From the June/July 2015 Issue:

What’s a Certified Interior Designer? (And Why Do You Need One?)

    By: Leslie Gilbert Elman |

We love D.I.Y. television shows as much as the next person, but they can be misleading, creating the expectation that anyone can redesign his or her living space in the course of a weekend.

There’s more to interior design than simply making a room look the way you like. It’s an art. It’s a science. It’s aesthetic and it’s technical. It operates on levels that you may feel without being able to identify them. If it sounds like we’re gushing, we are; we respect professional, certified interior designers and the work they do.

Before you embark on a D.I.Y. home design project—or hire your cousin who has really great taste to do it for you—here are 12 points to help you understand why hiring a pro will make you happier, healthier (yes, really) and wealthier in the long run.

1. Education
“Everyone thinks they’re designers because they choose colors and buy furniture,” says Dr. Alfonso Torino, chair of Interior Design at Berkeley College School of Professional Studies based in Woodland Park with nine campuses in New Jersey and New York. “Interior design education is a hands-on, studio-based program. It’s creative and technical, combined with business.” Coursework includes both rendering with pencil and paper as well as computer-aided design; conceptual design; lighting; finishes, materials and textures; color and composition; and much more.

2. Certification
The NCIDQ exam (National Council for Interior Design Qualification) is “the bar exam of interior design,” says Michael Mariotti, a Haworth-based interior designer and president of the New Jersey chapter of the American Society of Interior Designers. “It covers codes, accessibility, space planning, health, safety and welfare...all the things that make an interior designer more than a decorator.” New Jersey’s licensing procedure for interior designers requires candidates to successfully complete the NCIDQ before they may use the letters CID (certified interior designer) after their names. (For details, visit the New Jersey Department of Consumer Affairs website:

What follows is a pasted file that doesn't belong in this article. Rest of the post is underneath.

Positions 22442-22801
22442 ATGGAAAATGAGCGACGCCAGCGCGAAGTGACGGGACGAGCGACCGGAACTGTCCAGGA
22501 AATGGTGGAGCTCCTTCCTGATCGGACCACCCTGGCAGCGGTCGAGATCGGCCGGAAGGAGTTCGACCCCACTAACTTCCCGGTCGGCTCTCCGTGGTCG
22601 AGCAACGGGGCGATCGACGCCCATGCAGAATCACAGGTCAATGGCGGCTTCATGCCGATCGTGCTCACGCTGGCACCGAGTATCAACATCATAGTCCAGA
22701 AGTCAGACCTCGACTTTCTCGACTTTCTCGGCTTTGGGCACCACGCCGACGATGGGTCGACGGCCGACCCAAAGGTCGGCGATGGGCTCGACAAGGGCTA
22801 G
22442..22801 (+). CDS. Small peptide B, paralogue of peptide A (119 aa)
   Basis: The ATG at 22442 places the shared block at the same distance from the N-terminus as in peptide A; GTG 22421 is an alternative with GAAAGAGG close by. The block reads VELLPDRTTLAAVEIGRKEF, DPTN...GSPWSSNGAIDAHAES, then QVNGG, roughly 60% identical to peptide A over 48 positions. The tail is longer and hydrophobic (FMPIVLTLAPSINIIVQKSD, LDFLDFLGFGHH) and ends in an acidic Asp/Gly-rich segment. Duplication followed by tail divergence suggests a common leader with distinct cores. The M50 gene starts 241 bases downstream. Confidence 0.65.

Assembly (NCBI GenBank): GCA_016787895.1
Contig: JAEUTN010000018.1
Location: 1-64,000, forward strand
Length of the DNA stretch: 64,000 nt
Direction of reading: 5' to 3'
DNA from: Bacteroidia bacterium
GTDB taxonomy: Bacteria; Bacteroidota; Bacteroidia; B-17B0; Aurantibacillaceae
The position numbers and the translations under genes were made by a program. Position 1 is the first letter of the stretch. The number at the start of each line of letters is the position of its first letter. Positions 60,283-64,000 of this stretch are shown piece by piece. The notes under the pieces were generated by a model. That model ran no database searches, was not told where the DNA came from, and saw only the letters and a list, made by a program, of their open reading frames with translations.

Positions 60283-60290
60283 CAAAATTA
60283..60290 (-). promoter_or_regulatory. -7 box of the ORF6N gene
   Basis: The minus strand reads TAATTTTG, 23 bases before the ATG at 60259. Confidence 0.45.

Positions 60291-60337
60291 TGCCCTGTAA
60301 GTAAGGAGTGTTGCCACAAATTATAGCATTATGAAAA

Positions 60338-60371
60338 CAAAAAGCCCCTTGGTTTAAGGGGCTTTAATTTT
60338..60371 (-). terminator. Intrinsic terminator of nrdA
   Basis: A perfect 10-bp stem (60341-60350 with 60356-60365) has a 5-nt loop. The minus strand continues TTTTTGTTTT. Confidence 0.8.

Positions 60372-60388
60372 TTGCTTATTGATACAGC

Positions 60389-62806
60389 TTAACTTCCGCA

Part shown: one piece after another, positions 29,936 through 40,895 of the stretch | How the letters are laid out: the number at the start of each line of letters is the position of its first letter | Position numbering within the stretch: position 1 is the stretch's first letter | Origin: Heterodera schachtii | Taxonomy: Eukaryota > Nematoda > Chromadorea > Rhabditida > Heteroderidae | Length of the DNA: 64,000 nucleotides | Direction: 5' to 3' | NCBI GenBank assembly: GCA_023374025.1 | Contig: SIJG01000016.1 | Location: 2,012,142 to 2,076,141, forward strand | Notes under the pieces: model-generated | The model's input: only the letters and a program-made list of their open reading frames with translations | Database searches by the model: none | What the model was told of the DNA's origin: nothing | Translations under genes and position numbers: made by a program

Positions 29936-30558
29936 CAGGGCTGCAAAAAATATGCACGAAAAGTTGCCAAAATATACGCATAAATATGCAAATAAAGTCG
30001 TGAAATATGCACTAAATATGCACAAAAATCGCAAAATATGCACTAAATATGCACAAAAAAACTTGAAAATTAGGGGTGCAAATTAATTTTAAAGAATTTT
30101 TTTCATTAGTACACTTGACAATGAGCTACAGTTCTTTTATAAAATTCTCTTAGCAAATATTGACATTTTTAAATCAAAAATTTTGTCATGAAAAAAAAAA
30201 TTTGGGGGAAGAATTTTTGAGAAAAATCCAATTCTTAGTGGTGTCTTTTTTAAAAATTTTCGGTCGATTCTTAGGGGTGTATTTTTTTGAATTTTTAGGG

3. More Education
To maintain their licenses, certified interior designers must complete 12 credit hours of continuing education every two years. Profes­sional organizations such as ASID, the International Interior Design Association, the National Kitchen & Bath Association, among others, also offer professional certificate programs, and some require continuing education credits to maintain membership.

Educational background is one thing that sets a professional interior designer apart from a hobbyist decorator. There are others:

4. Vision
An interior designer views your space considering not only how you’ll use it today, but also how you’ll use it in the future. “A professional interior designer is trained to understand how a person ages, ergonomics, anthropometrics, a person’s physical characteristics and abilities,” says Carl Ballinger, a Philadelphia-based interior designer and vice president of advocacy for IIDA. “A lot of people are getting into aging in place, so in a renovation we might put plywood behind the wall now to anticipate instal­ling the grab bar you’re going to need later.”

5. Safety
“The second you start making decisions for other people, you affect their health, safety and welfare,” Ballinger says. “You’re not just choosing a rug because it looks cool; you’re choosing materials that meet codes and safety standards.” Fabrics, materials and finishes must have low toxicity and flame-spread ratings, for example.

6. Health
Mariotti gives the example of a client who initially wanted to paint the master bedroom red. “The function of your immune system is based on how you eat and how much rest you get. Red is not restful; it’s overly stimulating for a bed­room,” he says. “The same goes for lighting. Even small lights, like the glow of an electronic thermostat or alarm system, can be disruptive. These are things designers think about regularly that clients might not realize.”